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I'm relatively new to Unix or shell scripting (a total novice to speak the truth), here is the deal: I have BI software that runs on a remote UNIX server. Through SAS client on Windows i run some analytic and create some flat files that need to be automatically pushed to that UNIX server, that's no problem through the SAS X command to execute Unix commands on rsubmit, I upload the files throught FTP prompt however i want to use a "sh " command once I logged on the ftp server

ftp -nv << -EOF > /AutomatedReports/Flatfiles/log/sendInv.log
open biserver.myserver.com
user biuser pass1234
prompt
lcd  /container/AutomatedReports/KPI_Flatfiles/
cd  /container/AutomatedReports/apps/flatfiles
put kpi_new_inv.txt
put instock_trend.txt
quit

The code above is sent to UNIX, however when I include

sh edastart -x "EX test"

i get an error, I just want to know if Im doing something wrong so I can look for another way to do it. Any help, guidance or answer will be highly appreciated.

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migrated from stackoverflow.com Oct 27 '11 at 20:13

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5 Answers 5

up vote 3 down vote accepted

No, you cannot start a program on a distant Unix server using FTP protocol (unless you use some bizarre extensions of it).

Why cannot you use ssh, that is copy the file to the distant Unix server using scp, and then login into that server using ssh.

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1  
chiark.greenend.org.uk/~sgtatham/putty is a SSH client for Windows. –  Basile Starynkevitch Oct 27 '11 at 14:00
    
thanks, I do have putty installed on the computer, but the thing is I want to automate that process (the sas program runs on a scheduled task) so pretty much i do everything on it and the manually execute the remote script from putty which is precisely what I want to avoid, from SAS i can execute dos commands or batch files though, is there a way I could execute it if putty is isntalled on my machine? –  Rafael.IT Oct 27 '11 at 14:03

If you could execute arbitrary commands, that would be a gross security breach in the FTP server. FTP is a file transfer method only; for remote execution, turn to SSH instead.

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I see... thanks for letting me know that.. is there a way to execute a shell script from windows (with authentication) without installing a third-party tool? –  Rafael.IT Oct 27 '11 at 13:57
    
@Rafael.IT: not that I know of. Grab Putty from chiark.greenend.org.uk/~sgtatham/putty and prey that an SSH server is installed on the remote host. While you're at it, switch from FTP to SFTP to get secure file transfer. –  larsmans Oct 27 '11 at 14:03
    
Thanks I do have putty on my machine, and the there is a SSH server on the remote host, thats how I execute the shell scripts remotely, but I need to automate this process... any suggestions? –  Rafael.IT Oct 27 '11 at 15:30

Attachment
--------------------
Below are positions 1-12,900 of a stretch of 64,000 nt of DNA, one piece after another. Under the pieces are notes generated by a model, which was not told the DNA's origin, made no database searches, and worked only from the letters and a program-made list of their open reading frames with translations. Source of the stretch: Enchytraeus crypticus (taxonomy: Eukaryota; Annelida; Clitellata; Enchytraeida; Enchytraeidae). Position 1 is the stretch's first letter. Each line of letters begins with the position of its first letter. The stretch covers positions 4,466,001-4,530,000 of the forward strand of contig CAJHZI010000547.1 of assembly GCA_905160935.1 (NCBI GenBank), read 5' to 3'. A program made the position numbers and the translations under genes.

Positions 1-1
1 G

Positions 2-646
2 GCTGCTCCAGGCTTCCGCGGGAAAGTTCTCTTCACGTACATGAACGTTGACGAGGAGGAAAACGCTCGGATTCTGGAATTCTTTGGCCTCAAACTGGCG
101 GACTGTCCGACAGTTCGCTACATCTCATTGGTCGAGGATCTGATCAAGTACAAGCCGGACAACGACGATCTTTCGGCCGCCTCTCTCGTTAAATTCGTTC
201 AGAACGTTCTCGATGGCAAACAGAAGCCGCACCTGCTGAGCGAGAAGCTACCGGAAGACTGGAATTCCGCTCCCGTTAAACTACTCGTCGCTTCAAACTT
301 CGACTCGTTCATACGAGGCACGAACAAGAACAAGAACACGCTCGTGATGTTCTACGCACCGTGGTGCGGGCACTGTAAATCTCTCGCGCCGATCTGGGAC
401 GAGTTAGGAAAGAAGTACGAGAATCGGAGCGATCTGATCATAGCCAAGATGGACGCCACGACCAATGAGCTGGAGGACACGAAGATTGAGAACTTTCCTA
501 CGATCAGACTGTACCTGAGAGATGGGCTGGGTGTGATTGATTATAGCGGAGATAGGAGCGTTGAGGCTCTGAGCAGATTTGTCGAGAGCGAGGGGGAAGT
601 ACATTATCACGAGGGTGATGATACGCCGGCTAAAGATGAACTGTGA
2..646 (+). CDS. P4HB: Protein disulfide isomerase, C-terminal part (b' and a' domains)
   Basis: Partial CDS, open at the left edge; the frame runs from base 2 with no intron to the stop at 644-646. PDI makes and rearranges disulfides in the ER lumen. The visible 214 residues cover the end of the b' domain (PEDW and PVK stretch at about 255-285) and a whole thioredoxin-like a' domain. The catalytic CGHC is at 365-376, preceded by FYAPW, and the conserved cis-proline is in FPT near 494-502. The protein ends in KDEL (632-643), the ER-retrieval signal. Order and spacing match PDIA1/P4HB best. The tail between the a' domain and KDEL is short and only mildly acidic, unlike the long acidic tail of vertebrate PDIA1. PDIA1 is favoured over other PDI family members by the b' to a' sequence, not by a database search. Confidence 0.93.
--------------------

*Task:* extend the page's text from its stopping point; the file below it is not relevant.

Do it over shell with putty like others said. If you need to automate the process why not set up a cron job and/or a trigger file?

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cron jobs are on unix side, I have to automate it on windows side –  Rafael.IT Oct 27 '11 at 17:15

I do exactly this to execute a Hive query on a remote linux host, and have the results piped back to my SAS program. If there is no output from your SAS code then it's still a good idea to collect any STD output as you can then perform a check to make sure it all ran ok.

filename hive pipe 'C:\Progra~1\ICW\bin\ssh.exe server.name.local -l username -i c:\id_rsa " ls "' lrecl=80;

data x ;
  length line $80.;
  infile hive truncover;
  input @1 line $80.;
run;

The 3rd party executable I used can be found here:

http://www.itefix.no/i2/copssh

I generated an RSA key so I wouldn't have to supply my full credentials at each login but I'm sure you'll be able to figure that out, or just supply a regular username password as parameters...

Note that you could also execute the above remote command using the SAS 'X' command if you didn't want to pipe any results back.

Good luck R

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Look into using TCL/Expect. The Expect module to TCL excels at automating console commands, including handling login prompts and passwords and ftp commands. With an Expect script, you can automate a complete ftp login session. Anything you can do manually you can do via Expect. You basically tell the shell what command to execute, and what prompt or response to "expect". What you expect can be specified as a hard coded value or as a regular expression. One example of using Expect is to script an automated test for logging into a Cisco router (userid/password), configuring the router, running some tests, verifying the results, then exiting out of the router.

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